Farmington drops levy by $500
The Farmington Town Board approved a $651,317 tax levy for 2012, down just over $500 from 2011.
The town’s $1.03 million budget is up by about $22,000 over last year.
Town Clerk and Treasurer Sandy Grenlie said much of the budget increase is due to an insurance settlement on the abandoned landfill in Dayton.
Farmington is one of three local townships that have been paying for ongoing tests and studies after the landfill was linked to groundwater contamination more than a decade ago. The testing has cost Farmington up to $100,000 per year.
According to the state Department of Natural Resources, studies in 2008 found that the contamination had been stabilized and was receding through natural attenuation.
Earlier this year, Farmington received a one-time insurance payment of $320,000 for its losses due to frequent groundwater testing at and around the landfill.
The town will also receive $48,000 annually for 20 years as part of the settlement.
Grenlie said the insurance payments will go toward costs to continue monitoring the landfill.
Most of the one-time insurance payment has gone into the town’s savings.
Currently, Farmington has a fund balance of $1.23 million.
In October, the town board voted to designate $200,000 for building a new town hall. So far, the town board has set aside a total of $400,000 for the project.
Town Chairman Dale Trinrud said Farmington has been considering a new town hall for years and has built up a fund so that the town will not need to borrow when it is ready to build a new hall.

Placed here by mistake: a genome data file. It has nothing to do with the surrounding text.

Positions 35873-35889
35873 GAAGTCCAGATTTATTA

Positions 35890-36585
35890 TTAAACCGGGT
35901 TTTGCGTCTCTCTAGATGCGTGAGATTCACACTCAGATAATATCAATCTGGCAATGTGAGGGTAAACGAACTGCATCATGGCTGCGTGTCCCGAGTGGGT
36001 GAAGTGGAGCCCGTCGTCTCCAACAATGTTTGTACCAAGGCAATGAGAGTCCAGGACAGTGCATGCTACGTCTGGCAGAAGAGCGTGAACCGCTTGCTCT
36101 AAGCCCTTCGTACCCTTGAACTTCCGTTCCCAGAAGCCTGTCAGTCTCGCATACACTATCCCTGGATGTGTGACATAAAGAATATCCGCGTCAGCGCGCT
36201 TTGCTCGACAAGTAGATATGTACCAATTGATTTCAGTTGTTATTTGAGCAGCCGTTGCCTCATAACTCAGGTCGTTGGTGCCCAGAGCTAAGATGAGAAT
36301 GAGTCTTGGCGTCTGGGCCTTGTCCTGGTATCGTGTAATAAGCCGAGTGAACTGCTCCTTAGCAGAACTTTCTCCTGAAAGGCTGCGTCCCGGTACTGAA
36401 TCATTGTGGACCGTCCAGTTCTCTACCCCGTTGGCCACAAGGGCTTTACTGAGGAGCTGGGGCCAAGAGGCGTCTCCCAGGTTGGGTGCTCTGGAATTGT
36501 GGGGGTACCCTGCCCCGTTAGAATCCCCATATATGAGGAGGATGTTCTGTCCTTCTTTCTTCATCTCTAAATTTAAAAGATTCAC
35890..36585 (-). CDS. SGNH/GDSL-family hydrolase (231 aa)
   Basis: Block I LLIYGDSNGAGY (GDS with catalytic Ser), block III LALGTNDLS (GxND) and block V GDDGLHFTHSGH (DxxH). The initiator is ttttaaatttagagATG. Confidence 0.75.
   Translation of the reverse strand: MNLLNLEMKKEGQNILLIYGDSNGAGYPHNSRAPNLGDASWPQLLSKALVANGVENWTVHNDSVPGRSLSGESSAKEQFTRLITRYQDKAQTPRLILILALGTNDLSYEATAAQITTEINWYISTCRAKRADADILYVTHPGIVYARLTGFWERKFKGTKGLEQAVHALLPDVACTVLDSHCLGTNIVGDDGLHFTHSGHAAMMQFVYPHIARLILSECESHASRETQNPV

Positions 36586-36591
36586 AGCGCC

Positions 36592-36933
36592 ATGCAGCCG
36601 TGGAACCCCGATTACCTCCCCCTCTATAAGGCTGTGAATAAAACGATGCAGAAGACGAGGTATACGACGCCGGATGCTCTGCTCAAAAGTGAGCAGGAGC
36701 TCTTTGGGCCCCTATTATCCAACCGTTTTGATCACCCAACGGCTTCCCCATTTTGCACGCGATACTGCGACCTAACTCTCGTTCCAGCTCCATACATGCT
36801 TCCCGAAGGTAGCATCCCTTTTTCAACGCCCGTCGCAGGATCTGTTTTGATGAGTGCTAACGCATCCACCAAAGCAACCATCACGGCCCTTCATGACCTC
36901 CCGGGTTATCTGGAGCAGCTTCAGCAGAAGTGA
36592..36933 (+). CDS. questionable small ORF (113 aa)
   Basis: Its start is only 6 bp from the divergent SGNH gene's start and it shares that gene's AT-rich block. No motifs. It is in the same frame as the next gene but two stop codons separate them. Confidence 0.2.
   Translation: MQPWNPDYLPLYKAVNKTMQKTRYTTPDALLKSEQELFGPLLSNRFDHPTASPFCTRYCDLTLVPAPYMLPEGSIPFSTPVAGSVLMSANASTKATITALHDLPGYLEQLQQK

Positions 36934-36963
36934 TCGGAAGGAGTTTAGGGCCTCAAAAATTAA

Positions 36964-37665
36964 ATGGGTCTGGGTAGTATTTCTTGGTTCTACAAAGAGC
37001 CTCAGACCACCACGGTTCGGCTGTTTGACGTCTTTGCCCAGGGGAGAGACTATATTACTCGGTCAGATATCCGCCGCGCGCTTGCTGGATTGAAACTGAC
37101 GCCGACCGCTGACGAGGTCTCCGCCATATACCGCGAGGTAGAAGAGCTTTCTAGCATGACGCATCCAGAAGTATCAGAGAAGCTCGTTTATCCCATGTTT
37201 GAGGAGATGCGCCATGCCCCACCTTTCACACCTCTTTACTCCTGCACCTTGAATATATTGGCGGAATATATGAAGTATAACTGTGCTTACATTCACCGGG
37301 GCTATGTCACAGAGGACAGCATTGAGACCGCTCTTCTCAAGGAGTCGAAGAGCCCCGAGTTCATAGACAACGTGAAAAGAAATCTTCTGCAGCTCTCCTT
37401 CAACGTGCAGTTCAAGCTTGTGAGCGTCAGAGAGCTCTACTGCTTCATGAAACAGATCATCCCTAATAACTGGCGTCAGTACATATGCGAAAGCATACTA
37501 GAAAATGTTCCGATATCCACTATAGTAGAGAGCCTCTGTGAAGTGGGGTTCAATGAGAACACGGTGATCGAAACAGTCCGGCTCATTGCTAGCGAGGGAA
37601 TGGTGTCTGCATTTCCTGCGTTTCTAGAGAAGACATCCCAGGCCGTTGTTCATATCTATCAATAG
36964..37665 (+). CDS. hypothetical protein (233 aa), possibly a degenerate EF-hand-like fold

“A new town hall was identified as something we need when we did the surveys for the comprehensive planning,” Trinrud said. “Our office space is crowded, we need more room for the elections and the restrooms are not handicapped accessible.”
“If we can have enough money put together to build this without borrowing, we could possibly begin in a couple of years,” Trinrud said.
Both Trinrud and Grenlie noted that the town’s budget has remained fairly constant over the past four years.
“Nothing ever changes that drastically from year to year,” Grenlie said. “Our tax rate of $1.40 per $1,000 of assessed value is one penny less than it was last year.”
She said the town is doubling its budget for elections in 2012, from about $5,000 to $10,000 due to the presidential race, state and federal elections, county elections and a possible recall election.